[Taxacom] Linnaeus' first insect = wrong question

Paul van Rijckevorsel dipteryx at freeler.nl
Tue Jan 29 10:20:19 CST 2008


Strictly speaking, a distinction should be made between describing a species 
and naming it. From a nomenclatural perspective all the NAMES in one of the 
startingpoint-works are equally old (indeed by definition). However, 
Linnaeus did not operate in a vacuum, and very many of the species that he 
named for the first time (nomenclaturally speaking) were already known to 
science and had been described by others.

The species that were first described by Linnaeus are a small subset of the 
species that he was the first to name.

Paul

----- Original Message ----- 
From: "David Shorthouse" <dshorthouse at eol.org>
To: "'Thompson, Chris'" <Chris.Thompson at ARS.USDA.GOV>; 
<taxacom at mailman.nhm.ku.edu>
Sent: Tuesday, January 29, 2008 4:41 PM
Subject: Re: [Taxacom] Linnaeus' first insect = wrong question


> Chris,
>
> Indeed, it was a dumbly phrased question because there was no context. I
> wasn't interested in the "first" insect to be described...they are all
> "firsts" by definition...and nor am I interested in telling stories to the
> public (at this stage). Rather, I was interested in the first insect to
> appear on the pages in Systema naturae because I want to come up with a
> clever though somewhat obtuse name for a piece of work.
>
> Thanks,
>
> David P. Shorthouse
> --------------------------
> Encyclopedia of Life - WorkBench
> Woods Hole, MA
> 508-289-7493
> dshorthouse at eol.org
> http://www.eol.org
>
>
>> -----Original Message-----
>> From: Thompson, Chris [mailto:Chris.Thompson at ARS.USDA.GOV]
>> Sent: Tuesday, January 29, 2008 8:29 AM
>> To: Shorthouse, David; taxacom at mailman.nhm.ku.edu
>> Subject: RE: [Taxacom] Linnaeus' first insect = wrong question
>>
>> David:
>>
>> The problem is WHAT is your definition of Linnaeus' first insect?
>>
>> In Systema Naturae, 10th Edition, the official start of Zoological
>> Nomenclature, Linnaeus has 191 species of flies.
>>
>> So, which is the FIRST fly?
>>
>> To me that is a dumb question as they are ALL FIRST by definition. What
>> the public needs to know is that Linnaeus was aware of many different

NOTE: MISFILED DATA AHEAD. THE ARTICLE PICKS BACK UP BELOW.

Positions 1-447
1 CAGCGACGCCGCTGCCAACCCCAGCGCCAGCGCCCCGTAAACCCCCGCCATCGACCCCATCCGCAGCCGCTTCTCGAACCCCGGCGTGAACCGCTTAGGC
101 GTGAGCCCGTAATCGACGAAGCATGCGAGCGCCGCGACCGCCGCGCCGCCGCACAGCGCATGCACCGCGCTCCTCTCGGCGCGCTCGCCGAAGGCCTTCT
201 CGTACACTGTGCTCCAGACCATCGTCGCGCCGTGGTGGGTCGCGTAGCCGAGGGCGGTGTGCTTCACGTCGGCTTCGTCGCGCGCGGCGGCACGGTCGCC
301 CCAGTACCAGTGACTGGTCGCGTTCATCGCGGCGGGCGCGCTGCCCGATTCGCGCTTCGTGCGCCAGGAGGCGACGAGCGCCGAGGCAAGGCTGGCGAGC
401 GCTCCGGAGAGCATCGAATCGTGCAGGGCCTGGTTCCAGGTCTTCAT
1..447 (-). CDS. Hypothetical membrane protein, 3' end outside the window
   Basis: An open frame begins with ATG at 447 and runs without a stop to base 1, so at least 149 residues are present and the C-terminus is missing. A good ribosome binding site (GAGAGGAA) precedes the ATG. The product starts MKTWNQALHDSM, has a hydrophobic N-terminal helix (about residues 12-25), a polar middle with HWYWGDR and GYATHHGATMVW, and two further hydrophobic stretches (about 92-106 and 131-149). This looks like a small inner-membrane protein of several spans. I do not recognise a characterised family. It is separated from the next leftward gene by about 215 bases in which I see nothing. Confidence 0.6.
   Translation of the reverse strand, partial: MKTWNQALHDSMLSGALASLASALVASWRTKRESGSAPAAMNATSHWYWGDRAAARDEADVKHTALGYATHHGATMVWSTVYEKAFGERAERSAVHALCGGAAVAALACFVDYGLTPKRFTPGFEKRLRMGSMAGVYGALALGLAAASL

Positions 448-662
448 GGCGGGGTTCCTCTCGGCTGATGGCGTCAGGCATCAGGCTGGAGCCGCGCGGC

>> kinds of flies. So ...
>>
>> What is more important are the kinds of flies that Linnaeus knew.
>>
>> The most curious in respect to history, is Musca cellaris, described on
>> page 597. Today this name is forgotten due to the fear of geneticists
>> who don't want to recognize the fact that Linnaeus knew Drosophila
>> melanogaster (Meigen 1830). Linneaus loved wine and beer, and described
>> the little flies which are attracted to fermented fruits as Musca
>> cellaris, the fly of the wine cellars. Later Kirby and Spence put this
>> species in its own genus, Oinopota (from the Greek for wine drinker).
>> So
>> by the Official rules of Nomenclature (ICZN) Linnaeus never knew
>> Drosophila nor the species was unknown to the authors of the first text
>> in Entomology. But ...
>>
>> I think it is these kinds of stories that the public will like more
>> than
>> just an arbitrarily declaring that Linnaeus' first fly was Oestrus
>> bovis
>> (cattle bot) simply because it is the first fly listed in Systema
>> Naturae (page 584).
>>
>> For the record, the first insect listed in Systema Naturae, 10th
>> Edition, is Scarabaeus Hercules (Hercules Beetle) on page 345.
>>
>> F. Christian Thompson
>> Systematic Entomology Lab., ARS, USDA
>> c/o Smithsonian Institution MRC-0169
>> PO Box 37012
>> Washington, D. C. 20013-7012
>> (202) 382-1800 voice
>> (202) 786-9422 fax
>> www.diptera.org Diptera Website
>
>
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